“May the words from my lips and the meditations of our hearts always be pleasing to you O God.”
Today is transfiguration Sunday a festival day in our Church calendar and a hinge between the seasons of Advent, Christmas & Epiphany and Lent & Easter. This Sunday we celebrate the mystery of Christ.
Today’s readings all hang together and compliment one another. When considered together they give greater depth to the Gospel story of Jesus and his closest disciples on the mountain.
In scripture a mountain location often signals important doings. Moses is on a mountain, experiences the glory of God and is given the tablets that contain the commandments for how God’s people are to live. In 2 Peter as in Matthew, the story is about Jesus on a mountain and how he is changed. We have mountains and clouds and fire and voices and so we are well aware that the story is about a direct encounter with God.
In our Gospel the words from Jesus’ baptism are repeated with an additional command to the disciples to “listen to him”.
In our scripture today things change - people are changed because of an encounter with God. In Church land we use the term transfigured. We say that Jesus’ appearance was changed - that he was transfigured. We do not usually use that word in regular conversation! Perhaps a more familiar word for us is transformed.
But the Gospel tells us that for Jesus this encounter was more than a transformation. Jesus is transfigured - we are transformed with our encounters with Jesus, God, the Holy Spirit but our form does not change. We can only be transformed in our interior selves.
The story of what happened to Jesus on the mountain was all about revelation - a confirmation of Jesus’ status - divine.
It is tempting each year to try to explain the transfiguration. Tempting - but not really a good idea. It is impossible to explain. How could I explain the inexplicable? I realize each year that I struggle to explain alot of things - adequately to myself and others. Maybe this is part of Micah’s instruction to walk humbly with your God? Admitting that I do not know very much and that I am lacking answers to most of the big questions in life.
So my job is proclamation not explanation.
I can proclaim what the Gospel teaches - that Jesus was both human and divine and that his divinity was revealed in some way - some how to his closest friends.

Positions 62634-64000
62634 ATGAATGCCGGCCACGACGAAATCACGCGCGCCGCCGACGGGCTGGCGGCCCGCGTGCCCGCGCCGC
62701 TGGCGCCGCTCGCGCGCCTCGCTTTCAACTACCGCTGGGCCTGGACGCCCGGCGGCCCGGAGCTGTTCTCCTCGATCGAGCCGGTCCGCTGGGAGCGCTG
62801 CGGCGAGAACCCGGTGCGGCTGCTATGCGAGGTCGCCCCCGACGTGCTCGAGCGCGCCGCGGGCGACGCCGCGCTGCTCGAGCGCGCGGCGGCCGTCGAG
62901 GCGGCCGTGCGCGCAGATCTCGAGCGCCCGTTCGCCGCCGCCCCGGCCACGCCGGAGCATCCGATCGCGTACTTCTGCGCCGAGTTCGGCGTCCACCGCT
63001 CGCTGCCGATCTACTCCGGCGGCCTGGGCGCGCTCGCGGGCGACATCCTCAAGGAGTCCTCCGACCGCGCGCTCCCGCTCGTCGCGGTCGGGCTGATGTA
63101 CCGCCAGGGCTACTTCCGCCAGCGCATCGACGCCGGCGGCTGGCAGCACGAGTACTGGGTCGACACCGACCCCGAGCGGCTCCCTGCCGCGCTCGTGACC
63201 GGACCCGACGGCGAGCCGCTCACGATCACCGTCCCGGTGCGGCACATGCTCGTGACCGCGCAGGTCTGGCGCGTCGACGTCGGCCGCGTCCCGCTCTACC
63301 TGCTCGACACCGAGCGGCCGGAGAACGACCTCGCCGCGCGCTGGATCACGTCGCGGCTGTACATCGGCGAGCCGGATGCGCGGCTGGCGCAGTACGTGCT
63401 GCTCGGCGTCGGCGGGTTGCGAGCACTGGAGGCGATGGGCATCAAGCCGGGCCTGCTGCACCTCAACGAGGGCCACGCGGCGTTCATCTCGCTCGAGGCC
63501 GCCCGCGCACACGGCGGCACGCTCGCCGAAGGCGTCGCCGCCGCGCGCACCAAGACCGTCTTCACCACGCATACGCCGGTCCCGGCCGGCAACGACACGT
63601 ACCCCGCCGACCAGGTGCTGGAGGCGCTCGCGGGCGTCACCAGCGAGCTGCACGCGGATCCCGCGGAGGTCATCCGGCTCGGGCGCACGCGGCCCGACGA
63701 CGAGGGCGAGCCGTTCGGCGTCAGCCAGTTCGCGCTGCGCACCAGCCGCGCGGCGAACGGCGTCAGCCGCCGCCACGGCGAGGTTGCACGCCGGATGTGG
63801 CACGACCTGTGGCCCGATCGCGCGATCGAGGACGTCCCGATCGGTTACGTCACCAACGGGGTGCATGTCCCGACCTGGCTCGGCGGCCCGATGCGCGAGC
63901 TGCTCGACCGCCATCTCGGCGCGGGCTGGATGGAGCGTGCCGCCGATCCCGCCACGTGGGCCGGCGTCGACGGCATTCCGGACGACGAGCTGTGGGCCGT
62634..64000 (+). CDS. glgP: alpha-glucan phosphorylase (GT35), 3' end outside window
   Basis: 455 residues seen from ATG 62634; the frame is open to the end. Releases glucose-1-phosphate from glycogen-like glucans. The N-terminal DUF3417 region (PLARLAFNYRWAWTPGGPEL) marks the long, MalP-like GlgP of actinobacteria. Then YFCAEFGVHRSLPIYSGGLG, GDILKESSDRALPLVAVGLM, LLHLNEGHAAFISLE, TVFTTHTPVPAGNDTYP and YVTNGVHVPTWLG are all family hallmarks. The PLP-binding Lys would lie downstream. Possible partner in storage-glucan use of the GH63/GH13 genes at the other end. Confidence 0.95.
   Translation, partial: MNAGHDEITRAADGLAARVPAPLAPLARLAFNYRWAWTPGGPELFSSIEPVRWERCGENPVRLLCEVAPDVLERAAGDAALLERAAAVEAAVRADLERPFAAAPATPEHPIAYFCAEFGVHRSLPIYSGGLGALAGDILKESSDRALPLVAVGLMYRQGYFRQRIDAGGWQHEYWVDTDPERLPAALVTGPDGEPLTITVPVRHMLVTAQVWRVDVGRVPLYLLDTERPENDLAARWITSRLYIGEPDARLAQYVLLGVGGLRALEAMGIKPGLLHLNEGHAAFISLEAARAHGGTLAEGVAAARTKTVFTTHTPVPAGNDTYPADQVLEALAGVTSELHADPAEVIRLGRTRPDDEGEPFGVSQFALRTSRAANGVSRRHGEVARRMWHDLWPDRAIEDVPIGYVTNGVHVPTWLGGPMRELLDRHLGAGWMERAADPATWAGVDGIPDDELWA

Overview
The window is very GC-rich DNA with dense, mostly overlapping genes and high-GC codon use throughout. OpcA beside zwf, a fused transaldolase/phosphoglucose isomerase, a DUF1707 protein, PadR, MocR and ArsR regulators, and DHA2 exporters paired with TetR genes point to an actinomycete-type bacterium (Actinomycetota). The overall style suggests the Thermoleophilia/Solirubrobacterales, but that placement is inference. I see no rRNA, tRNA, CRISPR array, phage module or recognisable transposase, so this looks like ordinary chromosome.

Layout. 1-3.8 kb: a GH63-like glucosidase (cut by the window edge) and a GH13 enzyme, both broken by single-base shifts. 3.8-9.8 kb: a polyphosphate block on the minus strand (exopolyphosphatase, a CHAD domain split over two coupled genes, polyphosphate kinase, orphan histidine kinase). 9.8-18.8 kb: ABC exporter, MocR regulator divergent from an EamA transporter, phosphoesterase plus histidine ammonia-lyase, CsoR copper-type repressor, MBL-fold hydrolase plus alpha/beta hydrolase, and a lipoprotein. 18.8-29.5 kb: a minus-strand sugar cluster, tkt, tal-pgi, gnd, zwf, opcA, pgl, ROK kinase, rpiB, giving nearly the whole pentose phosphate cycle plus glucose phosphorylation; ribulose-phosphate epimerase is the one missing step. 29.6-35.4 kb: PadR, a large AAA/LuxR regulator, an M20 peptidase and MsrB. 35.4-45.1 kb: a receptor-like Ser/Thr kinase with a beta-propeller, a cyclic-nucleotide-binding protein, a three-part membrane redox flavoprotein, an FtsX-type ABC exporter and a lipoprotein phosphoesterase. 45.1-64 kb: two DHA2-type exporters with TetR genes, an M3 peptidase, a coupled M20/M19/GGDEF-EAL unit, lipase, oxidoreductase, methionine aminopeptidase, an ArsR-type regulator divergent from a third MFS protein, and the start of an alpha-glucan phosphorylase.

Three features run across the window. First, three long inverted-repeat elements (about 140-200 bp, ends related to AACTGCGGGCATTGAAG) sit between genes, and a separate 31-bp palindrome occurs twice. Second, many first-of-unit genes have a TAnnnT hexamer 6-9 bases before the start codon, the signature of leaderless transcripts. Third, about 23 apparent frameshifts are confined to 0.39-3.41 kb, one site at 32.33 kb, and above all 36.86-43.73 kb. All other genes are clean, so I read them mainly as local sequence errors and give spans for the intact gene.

And then it was back to work - proclaiming the kingdom of God, teaching, preaching and healing and in so doing coming up against religious and political authorities that feared social unrest.
They did not, could not stay on the mountain. The work was down below. The work of the disciples - our work is to get down the mountain and share the promise Jesus brought. A promise needed so desperately by a world in despair and looking for hope. We cannot know what “really” happened in this experience. We cannot know what the occasion was really like. We cannot and must not turn the biblical account of it into fact.
What is significant is not the “special effects”. What is significant is what it affirms about the early Church’s foundational beliefs about Jesus. They believed that he was not yet another exceptional human being, prophet or great teacher and example for all. They believed that he was the representation of the divine.
And so do we.
What about that word transformation or transformational? What does it mean for us to be changed? To re-orient ourselves to God. To follow the nudging of the Holy Spirit? It is a congregational thing and a personal thing.
For many years the future of Advent has been on our minds. To that end the past year has been spent looking at ourselves currently, dreaming of the future and creating a vision from which to begin. This has also included a nod to the past and the legacy that we have been given. We are the beneficiary of hard work and sacrifice and big dreams and a beautiful space to worship. Some practical steps have been taken with conversations and advice from people who have done this work and from people who look to the future and who help make dreams possible.
But to make the dreams possible - dreams like a vibrant community, a building that welcomes many people for many different reasons a place that has life and energy something has to change. Transformation - perhaps even transfiguration may be necessary.
We need to be able to see Advent differently. This means an openness to discernment. This means an openness to the guidance and nudging of the Holy Spirit. But it also means being faithful to God and the teachings of Jesus.
As we consider transformation or transfiguration our guidance comes from our traditions, our scripture and our sacraments. To work for the Kingdom here on earth. To do what we can to love our neighbour, to do justice and love kindness. To care for the lonely, the grieving, those suffering in anyway. To continue to ensure that this place - this space is a safe place. To ensure that all are welcome.
As we seek transformation or even transfiguration we can also be guided byJesus’ words to his friends on the mountain. The disciples saw a change in Jesus, they fell down in fear. And a human hand reached out and touched them and said do not be afraid. A divine hand reached out and touched them and said do not be afraid.